POSTED Tue. May 5, 2015

Perspectives

The New Orleans & Me Guide to Mexican Food in the Crescent City
Adam Karlin
Written by ADAM KARLIN
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Cinco de Mayo is the seminal day of the year for Mexican American pride, and this being New Orleans, we figure a good way of celebrating that heritage is devouring the relevant ethnic group’s indigenous cuisine (or conceptual takes on said dishes).

Casa Borrega
1719 Oretha Castle Haley Blvd

Mexican restaurants often seem to juke between small, strip mall style operations and fancier sit down establishments. Borrega is the Goldilocks approved ‘just right’ median between these extremes. Located in Central City, Borrega’s space is one of its main appeals – cloudbursts of bright Mexican folk art play across a studiously dilapidated dining area. There’s frequent live music performances.

Del Fuego Taqueria
4518 Magazine St

Del Fuego is a modern take on the taqueria, serving Mission style burritos and taco trios with fillings that range from carne asada to nopales (cactus). It attracts a hip-to-hipster crowd at its Magazine St location, which is complimented by an excellent outdoor seating area. It’s vegan friendly, although there’s plenty of meat for you carne – vores.

Taqueria Guerrero Mexico
208 N Carrollton Ave

The murky term ‘authentic’ gets thrown around a lot when it comes to New Orleans dining, usually in reference to establishments that feel slightly raw and down at the heels. Honestly, I hate this line of thinking – there’s no reason a clean, family friendly establishment can’t be considered ‘authentic.’ Take Taqueria Guerrero; it’s a small, spotless, locally owned and operated business, and of all the places we list, this one has the most consistently large base of Spanish-speaking customers. It’s also cheap as chips.

Johnny Sanchez
930 Poydras St

Standing in contrast to Guerrero is Johnny Sanchez, a sit down Mexican dining experience courtesy of the John Besh restaurant empire. Lamb enchiladas and pan seared Yellowtail tuna share space on the menu. Some of this cuisine is an American take quite on what Mexico’s working class eats regularly (i.e. a beef cheek and marrow bone soup); ironically, it’s generally priced in the mid to upscale range. With that said, it’s a Besh project, so it’s predictably delicious.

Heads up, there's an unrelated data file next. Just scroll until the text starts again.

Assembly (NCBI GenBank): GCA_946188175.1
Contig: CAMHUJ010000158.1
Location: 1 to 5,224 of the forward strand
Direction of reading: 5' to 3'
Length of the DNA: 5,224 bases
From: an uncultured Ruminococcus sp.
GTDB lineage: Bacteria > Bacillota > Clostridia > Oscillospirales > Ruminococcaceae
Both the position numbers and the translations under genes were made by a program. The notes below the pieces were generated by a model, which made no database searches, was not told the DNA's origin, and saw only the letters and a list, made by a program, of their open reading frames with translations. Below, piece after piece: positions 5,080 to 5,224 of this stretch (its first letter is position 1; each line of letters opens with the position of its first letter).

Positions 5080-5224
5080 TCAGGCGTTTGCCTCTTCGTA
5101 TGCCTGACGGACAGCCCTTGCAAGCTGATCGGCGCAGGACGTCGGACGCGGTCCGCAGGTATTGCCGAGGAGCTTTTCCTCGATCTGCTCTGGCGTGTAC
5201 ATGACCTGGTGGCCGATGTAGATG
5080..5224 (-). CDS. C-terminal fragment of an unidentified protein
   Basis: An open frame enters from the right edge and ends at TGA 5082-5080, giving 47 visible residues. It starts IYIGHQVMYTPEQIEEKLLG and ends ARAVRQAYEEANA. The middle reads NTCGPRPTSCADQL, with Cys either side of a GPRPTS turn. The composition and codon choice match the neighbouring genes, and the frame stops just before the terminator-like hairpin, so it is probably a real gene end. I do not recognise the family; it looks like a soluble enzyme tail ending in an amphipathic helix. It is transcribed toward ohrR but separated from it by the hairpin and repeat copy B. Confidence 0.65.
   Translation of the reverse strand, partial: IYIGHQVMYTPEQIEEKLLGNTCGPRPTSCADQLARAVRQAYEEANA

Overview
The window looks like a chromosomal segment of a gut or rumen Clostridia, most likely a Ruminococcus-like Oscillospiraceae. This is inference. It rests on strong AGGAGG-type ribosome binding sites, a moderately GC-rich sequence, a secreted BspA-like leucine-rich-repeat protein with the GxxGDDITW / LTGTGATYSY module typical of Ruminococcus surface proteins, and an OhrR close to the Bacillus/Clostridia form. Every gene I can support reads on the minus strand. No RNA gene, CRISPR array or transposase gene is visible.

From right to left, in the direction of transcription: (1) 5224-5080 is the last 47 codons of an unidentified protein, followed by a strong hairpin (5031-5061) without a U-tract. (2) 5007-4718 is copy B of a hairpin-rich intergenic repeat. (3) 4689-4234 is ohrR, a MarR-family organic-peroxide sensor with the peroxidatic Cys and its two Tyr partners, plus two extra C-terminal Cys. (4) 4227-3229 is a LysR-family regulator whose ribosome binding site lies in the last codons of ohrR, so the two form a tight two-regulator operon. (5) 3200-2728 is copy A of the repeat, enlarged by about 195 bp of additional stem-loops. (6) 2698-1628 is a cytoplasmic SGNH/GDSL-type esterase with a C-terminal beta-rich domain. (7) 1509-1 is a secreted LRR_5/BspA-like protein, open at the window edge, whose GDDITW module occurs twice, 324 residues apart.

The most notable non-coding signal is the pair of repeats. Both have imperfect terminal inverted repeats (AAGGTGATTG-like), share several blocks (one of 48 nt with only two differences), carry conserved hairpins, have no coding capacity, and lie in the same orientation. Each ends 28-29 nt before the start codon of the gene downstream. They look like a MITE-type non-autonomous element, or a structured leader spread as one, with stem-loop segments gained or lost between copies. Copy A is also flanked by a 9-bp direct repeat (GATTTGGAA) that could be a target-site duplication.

Taqueria Corona
5932 Magazine St

Located on one of the loveliest stretches of Uptown Magazine St, Corona is a family run New Orleans standby that always does the trick: big portions, reasonable prices and good food. The clientele is always an interesting blend, ranging from the well-heeled Audubon Park set to college students looking for a cheap, filling dinner.

Bonus: The Burrito Wars
Felipe’s
301 N Peters St
vs
Juan’s Flying Burrito
4724 S Carrollton Ave
I’m just going to pre-empt the disappointment here and say there is no clear winner between these two standbys, which have multiple locations across the city. I’ll say this: if you’re more in the mood for a solid burrito on the quick, assembled and served Chipotle style, Felipe’s is the way to go. On the other hand, if you want a specialty burrito that plays around with ingredients, Juan’s may be the better option. To be honest, I usually end up going to whichever one is physically closer whenever the burrito craving kicks in (note that both restaurants have multiple locations besides the ones listed above).

Top image courtesy of Felipe’s.

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